To save money (again), Police seek volunteers for Grand Floral Parade

Mayor's entry into Grand Floral Parade-1-2

Bikes in the Grand Floral Parade in 2009.
(Photo © J. Maus)

The Portland Police Bureau is once again turning to the community to help them save money and work the crowds at the upcoming Grand Floral Parade. Lieutenant John Brooks says he hopes for a repeat of last year’s parade when 40 bike-riding Portlanders teamed up with police officers to staff the event.

Lt. Brooks tells us that not only did last year’s event turn out to be, “A very positive experience for both the Police Bureau and the citizens who participated,” — it also saved the bureau $69,000.

Lt. Brooks came up with the idea to use bike-mounted volunteers as a way to cut the number of paid officers. In 2009, 271 officers worked the parade. Last year that number dwindled to 90. The two-wheeled citizen volunteers help fill that gap.

Portland resident Todd Roll was one of the volunteers last year. “It was a fantastic opportunity,” he recalls, “It was as fun as Sunday Parkways and I hope to see more bike volunteers this year.”

Lt. Brooks says the bike-mounted crowd control units will work in groups of four — one police officer and three volunteers. Each cadre will monitor a six block section of the route, helping people understand where they can sit (and where they can’t), answering questions, and making sure the hordes of candy-grabbing kids don’t get too out of hand. Volunteers get a special t-shirt, food, and a gift card.

The parade is June 11th and volunteers are needed from 8am to 2pm. If you’re interested, please contact Lt. John Brooks at (503) 823-4829 or john[dot]brooks[at]portlandoregon[dot]gov.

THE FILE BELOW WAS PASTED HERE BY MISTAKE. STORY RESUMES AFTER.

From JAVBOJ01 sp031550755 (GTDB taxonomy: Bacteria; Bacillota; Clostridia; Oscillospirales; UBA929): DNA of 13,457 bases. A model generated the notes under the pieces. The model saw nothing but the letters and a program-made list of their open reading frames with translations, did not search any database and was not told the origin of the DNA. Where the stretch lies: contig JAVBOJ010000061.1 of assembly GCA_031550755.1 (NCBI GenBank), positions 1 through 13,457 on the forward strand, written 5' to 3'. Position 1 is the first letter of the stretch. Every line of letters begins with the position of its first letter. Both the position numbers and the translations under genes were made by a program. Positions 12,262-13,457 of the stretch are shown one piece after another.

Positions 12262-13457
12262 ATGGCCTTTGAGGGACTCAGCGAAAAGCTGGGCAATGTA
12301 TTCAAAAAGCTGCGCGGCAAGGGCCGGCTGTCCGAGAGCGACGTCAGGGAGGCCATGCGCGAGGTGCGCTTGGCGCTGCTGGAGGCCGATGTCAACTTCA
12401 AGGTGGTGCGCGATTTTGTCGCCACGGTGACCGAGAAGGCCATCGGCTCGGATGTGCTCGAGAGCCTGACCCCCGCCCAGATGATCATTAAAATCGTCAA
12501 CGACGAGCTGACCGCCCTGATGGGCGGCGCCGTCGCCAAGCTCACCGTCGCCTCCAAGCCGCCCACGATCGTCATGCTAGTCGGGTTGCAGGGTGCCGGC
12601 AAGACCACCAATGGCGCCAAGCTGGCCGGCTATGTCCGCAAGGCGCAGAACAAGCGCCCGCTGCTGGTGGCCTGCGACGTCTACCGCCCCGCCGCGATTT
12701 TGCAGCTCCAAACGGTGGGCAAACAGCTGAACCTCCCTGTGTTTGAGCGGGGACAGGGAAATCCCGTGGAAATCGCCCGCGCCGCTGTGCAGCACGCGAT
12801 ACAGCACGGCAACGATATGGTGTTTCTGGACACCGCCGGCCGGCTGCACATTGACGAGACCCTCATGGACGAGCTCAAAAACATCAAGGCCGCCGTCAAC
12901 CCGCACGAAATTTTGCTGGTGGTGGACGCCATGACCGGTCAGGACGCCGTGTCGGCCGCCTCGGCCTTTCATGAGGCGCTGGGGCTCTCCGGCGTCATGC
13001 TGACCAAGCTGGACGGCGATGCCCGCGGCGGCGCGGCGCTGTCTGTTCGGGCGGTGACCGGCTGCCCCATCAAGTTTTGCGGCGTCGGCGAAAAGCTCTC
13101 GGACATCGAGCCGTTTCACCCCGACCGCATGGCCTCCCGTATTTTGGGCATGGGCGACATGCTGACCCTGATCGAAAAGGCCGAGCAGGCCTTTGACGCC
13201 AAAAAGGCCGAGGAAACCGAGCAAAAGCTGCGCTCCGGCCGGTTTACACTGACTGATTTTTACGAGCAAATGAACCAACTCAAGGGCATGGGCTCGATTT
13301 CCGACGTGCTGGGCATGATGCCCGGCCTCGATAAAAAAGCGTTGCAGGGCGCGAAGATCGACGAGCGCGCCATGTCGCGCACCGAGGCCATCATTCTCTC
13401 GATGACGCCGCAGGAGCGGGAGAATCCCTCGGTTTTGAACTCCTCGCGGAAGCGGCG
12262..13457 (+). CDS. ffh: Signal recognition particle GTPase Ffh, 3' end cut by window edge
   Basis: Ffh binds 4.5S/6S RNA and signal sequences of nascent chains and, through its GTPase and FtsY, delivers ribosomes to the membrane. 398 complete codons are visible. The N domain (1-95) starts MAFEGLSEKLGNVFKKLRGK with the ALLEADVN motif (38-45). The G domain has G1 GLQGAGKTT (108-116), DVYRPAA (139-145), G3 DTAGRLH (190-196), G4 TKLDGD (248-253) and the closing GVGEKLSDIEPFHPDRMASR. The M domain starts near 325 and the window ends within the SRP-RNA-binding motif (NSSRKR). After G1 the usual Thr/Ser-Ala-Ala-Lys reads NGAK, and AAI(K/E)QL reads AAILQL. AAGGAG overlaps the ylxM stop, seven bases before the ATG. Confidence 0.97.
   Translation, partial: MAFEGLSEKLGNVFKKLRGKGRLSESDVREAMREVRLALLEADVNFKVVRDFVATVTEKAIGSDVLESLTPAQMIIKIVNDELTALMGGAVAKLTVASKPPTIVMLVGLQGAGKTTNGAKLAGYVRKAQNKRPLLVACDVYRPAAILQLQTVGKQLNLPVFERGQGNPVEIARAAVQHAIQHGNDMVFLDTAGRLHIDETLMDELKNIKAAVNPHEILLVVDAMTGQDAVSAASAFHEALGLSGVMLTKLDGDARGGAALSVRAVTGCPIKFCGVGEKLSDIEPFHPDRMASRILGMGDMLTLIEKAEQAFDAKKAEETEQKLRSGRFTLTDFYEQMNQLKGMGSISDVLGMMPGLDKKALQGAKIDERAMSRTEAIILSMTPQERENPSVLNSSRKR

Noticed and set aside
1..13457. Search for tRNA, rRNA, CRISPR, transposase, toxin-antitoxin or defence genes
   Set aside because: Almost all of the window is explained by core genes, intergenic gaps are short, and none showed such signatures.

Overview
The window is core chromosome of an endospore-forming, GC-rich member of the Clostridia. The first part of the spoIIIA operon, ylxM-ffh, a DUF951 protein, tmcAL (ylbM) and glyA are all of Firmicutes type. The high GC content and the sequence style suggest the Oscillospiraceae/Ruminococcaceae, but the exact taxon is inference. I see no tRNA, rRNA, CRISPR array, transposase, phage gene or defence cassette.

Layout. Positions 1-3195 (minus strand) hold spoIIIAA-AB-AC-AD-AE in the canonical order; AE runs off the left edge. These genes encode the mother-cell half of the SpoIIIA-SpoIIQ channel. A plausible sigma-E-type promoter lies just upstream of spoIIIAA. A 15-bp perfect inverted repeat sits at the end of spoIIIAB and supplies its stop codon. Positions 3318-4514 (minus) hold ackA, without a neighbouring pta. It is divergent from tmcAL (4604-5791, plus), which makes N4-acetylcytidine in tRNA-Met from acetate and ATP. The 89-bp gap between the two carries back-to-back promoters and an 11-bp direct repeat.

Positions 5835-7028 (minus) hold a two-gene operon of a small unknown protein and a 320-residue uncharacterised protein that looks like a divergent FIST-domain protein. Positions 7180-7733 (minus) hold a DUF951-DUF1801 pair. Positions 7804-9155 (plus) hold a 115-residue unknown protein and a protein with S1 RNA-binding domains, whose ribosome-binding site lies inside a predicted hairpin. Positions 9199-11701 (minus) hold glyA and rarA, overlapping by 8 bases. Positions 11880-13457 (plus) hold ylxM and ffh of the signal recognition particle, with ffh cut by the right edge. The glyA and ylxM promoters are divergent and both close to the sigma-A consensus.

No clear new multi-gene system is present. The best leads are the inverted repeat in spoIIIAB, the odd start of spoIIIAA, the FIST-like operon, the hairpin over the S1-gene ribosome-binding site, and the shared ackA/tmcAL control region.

Jonathan Maus (Publisher/Editor)

Jonathan Maus (Publisher/Editor)

Founder of BikePortland (in 2005). Father of three. North Portlander. Basketball lover. Car owner and driver. If you have questions or feedback about this site or my work, feel free to contact me at @jonathan_maus on Twitter, via email at, or phone/text at 503-706-8804. Also, if you read and appreciate this site, please become a supporter.

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12 years ago

This is a Good Thing(tm).

Community policing, especially in low intensity situations, is best done by the local community; ya only need a cop for the legal stuff.

Popo Excuse
Popo Excuse
12 years ago

As someone who was pulled off her bike and illegally arrested – while riding in a bike lane and obeying all traffic laws during a Critical Mass ride – by the Portland Police, I’ll have to say no.